Corrine comes to get them in her party dress, and it is a dress that we will see again, my friends. It’s green chiffon and velvet with lots of sparkle and fluttering panels and Cathy is just overwhelmed and hopes to someday look like her mother. FORESHADOWING. The pair hides inside a big table where they can see out of a screened back and watch all of the fancy people as they dance and mill about. They notice that Corrine seems to dance with one man the most, and that from time to time they leave the main room together. Scandal! Olivia is there, in a RED dress (wooooo hoooo) and, at long last, they catch a glimpse of their grandfather. They overhear a bickering couple talk about their mother and Bart Winslow and once they’re back in the room, Cathy and Chris wonder if Corrine is in love with said Bart. Chris, being brilliant, decides that he wants to sneak around and explore a little more, so he gets a suit and wig from the attic and gets ready to leave. He and Cathy have another weird moment–she’s all “princess-like” in a new nightgown and he’s dazzled by her, and then he heads out. Cathy goes to bed and remembers their father, wishing him a Merry Christmas.

All right! Okay, back in the saddle. Coming up: OBVIOUSLY Chris’s little adventure doesn’t end well, Corrine gives Cathy “the talk”, and omfg THE SWAN BED. See you then!


11 Comments Add yours

  1. Belle says:

    Hahahaha this is bringing back so many memories. THE SWAN BED.

  2. Shannon says:

    Corrine is legit the worst.

  3. Dafne Gutierrez says:

    I was just reading this book, I’m actually rereading Petals on the Wind. Remember how all of us were speculating wether Cathy had a miscarriage? Well read page 204!!!!

  4. Neisha says:

    If Corrinne is bad then you condemn Catherine as well since she is none the better remember she plans to lock jory and Bart in the attic and buys a hamper !!! Furthermore, when she miscarries, she only has only been with Chris up to then, we all know that, but here is a thought dor you to ponder through, why does Paul keep those conjoined twin babies ? What use is to him or is it of more use to the guy who wants to know “why attic mice die young” ?

  5. wolfdreamer250 says:

    Wait, that’s Dance Ballerina Dance? Wow, I did not see that coming. I always assumed it was slow and dainty. Similar to the music in the actual movie. I know the movie is terrible, but that was what I got from it. When I first read FITA I assumed Cory was going to die in that chapter of the Hide and seek game, so later that really floored me.

    Speaking of the first time reading, when I read about their nude sunbathing my reaction was the same, what?! EWWWWW!

    Can’t wait for another post.

    1. Megan says:

      Yeah, I was taken aback too, haha! I’m wondering if there’s a slow version that I couldn’t find?

      Thanks for reading!

  6. Neisha says:

    Just to comment further, the beauty of this book is that you have all the clues that gives insight into understanding the other characters in the book, I can go into Corrinne story,All the salient evidence is there, you just have to put two and two together. Let me give you a better example. When Corinne mentions that her father convinced her children were so evil, she wasn’t wrong. Remember she initially loved her children.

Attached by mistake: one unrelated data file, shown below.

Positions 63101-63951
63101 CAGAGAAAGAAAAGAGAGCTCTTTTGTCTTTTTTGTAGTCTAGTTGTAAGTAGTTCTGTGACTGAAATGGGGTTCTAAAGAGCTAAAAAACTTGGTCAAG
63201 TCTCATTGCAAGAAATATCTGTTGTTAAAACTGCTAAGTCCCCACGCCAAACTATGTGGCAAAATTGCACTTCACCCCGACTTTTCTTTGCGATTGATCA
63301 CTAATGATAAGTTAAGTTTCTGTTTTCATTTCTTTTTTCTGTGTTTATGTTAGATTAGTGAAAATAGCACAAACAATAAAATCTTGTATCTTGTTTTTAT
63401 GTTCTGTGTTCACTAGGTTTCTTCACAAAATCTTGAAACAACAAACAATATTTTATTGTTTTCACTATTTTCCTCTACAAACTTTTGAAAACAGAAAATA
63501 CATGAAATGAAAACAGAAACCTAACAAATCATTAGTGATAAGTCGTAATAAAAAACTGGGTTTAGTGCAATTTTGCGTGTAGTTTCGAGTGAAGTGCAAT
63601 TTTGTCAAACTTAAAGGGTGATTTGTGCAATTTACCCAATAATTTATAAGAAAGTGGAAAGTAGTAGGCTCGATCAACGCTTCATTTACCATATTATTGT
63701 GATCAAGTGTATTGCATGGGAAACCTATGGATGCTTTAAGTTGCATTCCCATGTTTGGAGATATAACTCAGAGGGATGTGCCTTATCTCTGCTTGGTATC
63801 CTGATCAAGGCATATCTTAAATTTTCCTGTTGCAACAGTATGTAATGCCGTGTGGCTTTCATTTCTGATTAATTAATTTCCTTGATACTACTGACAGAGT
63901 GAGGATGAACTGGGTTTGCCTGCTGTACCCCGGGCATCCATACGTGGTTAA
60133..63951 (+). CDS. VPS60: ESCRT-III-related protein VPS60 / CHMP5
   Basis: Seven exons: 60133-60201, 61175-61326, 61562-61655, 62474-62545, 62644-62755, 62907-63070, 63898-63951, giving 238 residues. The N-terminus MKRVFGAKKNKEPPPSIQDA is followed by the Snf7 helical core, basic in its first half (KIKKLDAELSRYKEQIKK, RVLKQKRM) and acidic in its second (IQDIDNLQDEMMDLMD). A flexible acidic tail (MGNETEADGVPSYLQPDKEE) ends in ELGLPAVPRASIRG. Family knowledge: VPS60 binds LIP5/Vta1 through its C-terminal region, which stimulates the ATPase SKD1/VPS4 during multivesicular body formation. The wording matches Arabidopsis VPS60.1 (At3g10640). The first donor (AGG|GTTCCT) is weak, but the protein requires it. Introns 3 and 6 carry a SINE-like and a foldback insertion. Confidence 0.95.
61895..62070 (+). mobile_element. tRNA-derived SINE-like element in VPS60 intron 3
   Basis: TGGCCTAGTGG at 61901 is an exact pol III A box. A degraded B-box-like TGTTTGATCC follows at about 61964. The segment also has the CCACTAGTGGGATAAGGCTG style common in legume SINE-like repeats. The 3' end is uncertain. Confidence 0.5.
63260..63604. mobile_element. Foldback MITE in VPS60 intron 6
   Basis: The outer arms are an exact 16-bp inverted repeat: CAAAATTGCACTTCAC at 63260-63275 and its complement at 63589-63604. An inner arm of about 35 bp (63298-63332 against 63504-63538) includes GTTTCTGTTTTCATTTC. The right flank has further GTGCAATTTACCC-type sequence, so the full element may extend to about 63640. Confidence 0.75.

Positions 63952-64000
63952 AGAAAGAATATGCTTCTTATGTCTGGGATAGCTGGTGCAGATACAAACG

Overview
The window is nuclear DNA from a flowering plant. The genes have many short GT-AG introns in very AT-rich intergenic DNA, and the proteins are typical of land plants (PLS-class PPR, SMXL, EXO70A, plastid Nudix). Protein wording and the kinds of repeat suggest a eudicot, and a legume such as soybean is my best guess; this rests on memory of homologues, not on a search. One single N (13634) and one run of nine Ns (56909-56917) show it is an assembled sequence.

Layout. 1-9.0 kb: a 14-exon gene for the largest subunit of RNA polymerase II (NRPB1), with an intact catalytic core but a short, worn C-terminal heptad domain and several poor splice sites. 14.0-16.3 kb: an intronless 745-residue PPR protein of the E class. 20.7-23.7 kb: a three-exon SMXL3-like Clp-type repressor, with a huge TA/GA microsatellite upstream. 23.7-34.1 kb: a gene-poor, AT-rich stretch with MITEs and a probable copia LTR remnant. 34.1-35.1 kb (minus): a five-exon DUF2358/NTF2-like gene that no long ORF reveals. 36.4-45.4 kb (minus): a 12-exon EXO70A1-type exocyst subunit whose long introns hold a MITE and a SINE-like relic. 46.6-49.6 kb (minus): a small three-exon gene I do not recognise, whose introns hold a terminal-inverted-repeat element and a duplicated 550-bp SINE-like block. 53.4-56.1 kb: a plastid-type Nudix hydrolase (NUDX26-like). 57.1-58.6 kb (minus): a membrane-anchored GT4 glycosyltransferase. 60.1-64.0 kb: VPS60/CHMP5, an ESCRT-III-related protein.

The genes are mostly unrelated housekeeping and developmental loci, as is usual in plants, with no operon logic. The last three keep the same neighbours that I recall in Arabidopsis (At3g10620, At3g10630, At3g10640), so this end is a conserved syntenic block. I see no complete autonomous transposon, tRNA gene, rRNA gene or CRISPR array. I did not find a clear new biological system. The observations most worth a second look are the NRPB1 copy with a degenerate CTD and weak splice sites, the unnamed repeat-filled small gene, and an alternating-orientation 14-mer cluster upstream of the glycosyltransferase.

Corrinne finds out that she actually “married” her half brother not her half uncle which was a bigger sin (Malcolm tells her). That’s the detail that made her want to kill her own children. Throughout the series it is hinted that Corrinne and Christopher Snr were brother and sister and the true extent is revealed in of this is confirmed in “The Garden of Shadows”.

    Corrinne was seeing signs of her children suffering hidden inflictions for her sin of marrying brother. The twins didn’t grow, and her two older children were becoming sexually attracted to one another. She actually knows this and tries “not to see “. She tries to take away her fears by buying Cathy small girl’s clothes. She tries to save her children by killing them rather than living with that realisation similar to Oedipus’s mother/wife killing their children when she learns of her sin.
    ” Joel can tell us more about our mother when she was young, and what life was like for all of them, and perhaps when we know the details, we will be able to understand how she could betray us, and why the grandfather wanted us dead. There has to be an awful truth hidden back in the past to warp Malcolm’s brain so he could override our mother’s natural instincts to keep her own children alive.”

    The reason why this revelation of Corrinne and Christopher Snr is hinted rather that explicitly stated in the book, is that it is a clever subterfuge by Andrews to highlight Catherine our prime narrator’s inability to comprehend her mother’s actions or to find “forgiveness” as demonstrated by the following

    “Appealingly Chris gazed into my eyes, making his heart and soul vulnerable for my scorn to injure. “I’d like to hear about our mother’s youth, Cathy, so I can understand what made her the way she turned out to be. She wounded us so deeply I feel neither one of us

    will ever recover until we do understand. I have forgiven her, but I can’t forget. I want to understand so I can help you to forgive her . . .”

    “Will that help?” I asked sarcastically. “It’s too late for understanding or forgiving our mother, and, to be honest, I don’t want to find understanding—for if I do, I might have to forgive her.”

  7. Ramie says:

    I don’t remember Corrine ever finding out they were half-brother and sister, was it in this book or another one?

    1. Megan says:

      I don’t remember if maybe Olivia tells her in Garden of Shadows? I’ll have to check.

    2. Jenny Brookes says:

      I don’t remember that either. Olivia never told corrinne the truth.

      1. Megan says:

        Okay good, I remember right, then. Ew. This damn family.